Zr also dissolves in the matrix or precipitates as a carbonitride; it is an element which makes a contribution to the enhancement of high temperature strength, although the effect is not so much compared with Mo, W, V, Nb or Ti. However, when the Zr content is increased, the amount of precipitates increases and thereby toughness deteriorates and moreover the susceptibility to cracking due to grain boundary embrittlement in the coarse-grained HAZ becomes higher. In particular, when the content of Zr exceeds 0.1%, toughness markedly deteriorates and the incidence of cracking due to grain boundary embrittlement in the coarse-grained HAZ also markedly increases. Therefore, if Zr is added, the content of Zr is set to not more than 0.1%. The content of Zr is preferably set to not more than 0.09%. On the other hand, in order to ensure the above-mentioned effect, the lower limit of the Zr content is preferably set to 0.002%. The lower limit of the Zr content is more preferably 0.005%.

Hf: not more than 0.1%

Hf also dissolves in the matrix or precipitates as a carbonitride; it is an element which makes a contribution to the enhancement of high temperature strength, although the effect is not so much compared with Mo, W, V, Nb or Ti. However, when the Hf content is increased, the amount of precipitates increases and thereby toughness deteriorates and moreover the susceptibility to cracking due to grain boundary embrittlement in the coarse-grained HAZ becomes higher. In particular, when the content of Hf exceeds 0.1%, toughness markedly deteriorates and the incidence of cracking due to grain boundary embrittlement in the coarse-grained HAZ also markedly increases. Therefore, if Hf is added, the content of Hf is set to not more than 0.1%. The content of Hf is preferably set to not more than 0.09%. On the other hand, in order to ensure the above-mentioned effect, the lower limit of the Hf content is preferably set to 0.002%. The lower limit of the Hf content is more preferably 0.005%.

The steels of the present invention can contain only one or a combination of two or more of the above-mentioned Cu, Mo, W, Co, Ta, Zr and Hf.

Second group: B: not more than 0.012%

B, which is the element of the second group, if added, has the effect of strengthening the grain boundaries. In order to obtain this effect, B may be added to the steels and thereby contained therein. B, which is in the second group, is now explained in detail.

B: not more than 0.012%

B segregates on the grain boundaries and also disperses carbides precipitating on the grain boundaries finely, and is an element which makes a contribution to strengthening the grain boundaries. However, an excessive addition of B lowers the melting point; in particular, when the content of B exceeds 0.012%, the decrease of the melting point becomes remarkable, and therefore, in the step of welding, the liquation cracking on the grain boundaries in the HAZ vicinity to the fusion line occurs. Therefore, if B is added, the content of B is set to not more than 0.012%. The content of B is preferably not more than 0.010%. On the other hand, in order to ensure the above-mentioned effect, the lower limit of the B content is preferably set to 0.0001%. The lower limit of the B content is more preferably 0.0005%.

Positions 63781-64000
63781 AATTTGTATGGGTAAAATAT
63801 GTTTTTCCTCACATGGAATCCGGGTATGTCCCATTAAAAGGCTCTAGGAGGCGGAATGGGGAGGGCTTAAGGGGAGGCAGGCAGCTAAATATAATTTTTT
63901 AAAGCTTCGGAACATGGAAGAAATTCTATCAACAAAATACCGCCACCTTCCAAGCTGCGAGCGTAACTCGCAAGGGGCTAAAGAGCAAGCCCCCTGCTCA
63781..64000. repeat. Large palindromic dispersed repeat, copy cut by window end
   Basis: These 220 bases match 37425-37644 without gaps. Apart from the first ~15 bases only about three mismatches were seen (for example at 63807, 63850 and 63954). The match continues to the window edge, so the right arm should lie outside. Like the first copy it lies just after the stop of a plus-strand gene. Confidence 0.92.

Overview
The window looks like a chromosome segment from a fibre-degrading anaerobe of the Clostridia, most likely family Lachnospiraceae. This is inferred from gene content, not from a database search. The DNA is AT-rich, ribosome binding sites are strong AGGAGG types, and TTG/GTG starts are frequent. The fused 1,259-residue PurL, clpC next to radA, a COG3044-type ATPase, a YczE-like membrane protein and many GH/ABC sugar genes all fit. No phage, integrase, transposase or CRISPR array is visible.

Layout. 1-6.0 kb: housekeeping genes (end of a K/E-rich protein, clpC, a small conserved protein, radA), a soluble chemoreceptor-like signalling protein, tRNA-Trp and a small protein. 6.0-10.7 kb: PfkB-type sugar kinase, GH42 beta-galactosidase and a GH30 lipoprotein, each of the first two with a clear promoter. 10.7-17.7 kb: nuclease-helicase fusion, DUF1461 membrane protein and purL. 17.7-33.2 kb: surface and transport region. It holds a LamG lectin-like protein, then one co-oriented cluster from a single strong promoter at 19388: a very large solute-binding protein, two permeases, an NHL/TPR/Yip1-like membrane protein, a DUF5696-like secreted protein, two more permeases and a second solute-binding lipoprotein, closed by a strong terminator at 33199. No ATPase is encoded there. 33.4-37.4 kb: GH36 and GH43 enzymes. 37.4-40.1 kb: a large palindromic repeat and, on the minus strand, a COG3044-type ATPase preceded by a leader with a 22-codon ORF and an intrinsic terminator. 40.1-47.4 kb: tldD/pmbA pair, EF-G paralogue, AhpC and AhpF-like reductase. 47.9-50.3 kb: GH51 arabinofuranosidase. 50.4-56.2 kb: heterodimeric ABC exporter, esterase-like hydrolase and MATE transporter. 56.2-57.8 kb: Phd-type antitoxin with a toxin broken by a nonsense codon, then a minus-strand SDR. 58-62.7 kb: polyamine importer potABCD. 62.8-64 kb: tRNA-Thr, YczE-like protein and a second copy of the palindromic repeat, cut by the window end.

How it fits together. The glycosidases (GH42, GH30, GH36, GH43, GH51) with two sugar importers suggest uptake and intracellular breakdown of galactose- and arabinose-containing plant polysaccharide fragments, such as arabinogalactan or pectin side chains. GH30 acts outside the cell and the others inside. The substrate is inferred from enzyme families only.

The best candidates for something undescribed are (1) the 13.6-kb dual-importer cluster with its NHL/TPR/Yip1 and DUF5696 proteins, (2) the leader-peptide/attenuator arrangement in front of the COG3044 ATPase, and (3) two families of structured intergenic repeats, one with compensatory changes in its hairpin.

Third group: Ca: not more than 0.02%, Mg: not more than 0.02% and REM: not more than 0.1%.

Each of Ca, Mg and REM being elements of the third group, if added, has the effect of increasing the hot workability. In order to obtain this effect, the said elements may be added to the steels and thereby contained therein. The elements, which are in the third group, are now described in detail.

Ca: not more than 0.02%

Ca has a high affinity for S and so, it has an effect of improving the hot workability. Ca is also effective, although to a slight extent, in reducing the possibility of cracking due to grain boundary embrittlement in the coarse-grained HAZ which is caused by the segregation of S on the grain boundaries. However, an excessive addition of Ca causes deterioration of the cleanliness, in other words, an increase of the index of cleanliness, due to the binding thereof to oxygen; in particular, when the content of Ca exceeds 0.02%, the deterioration of the cleanliness markedly increases and the hot workability rather deteriorates. Therefore, if Ca is added, the content of Ca is set to not more than 0.02%. The content of Ca is preferably not more than 0.015%. On the other hand, in order to ensure the above-mentioned effects, the lower limit of the Ca content is preferably set to 0.0001%. The lower limit of the Ca content is more preferably 0.001%.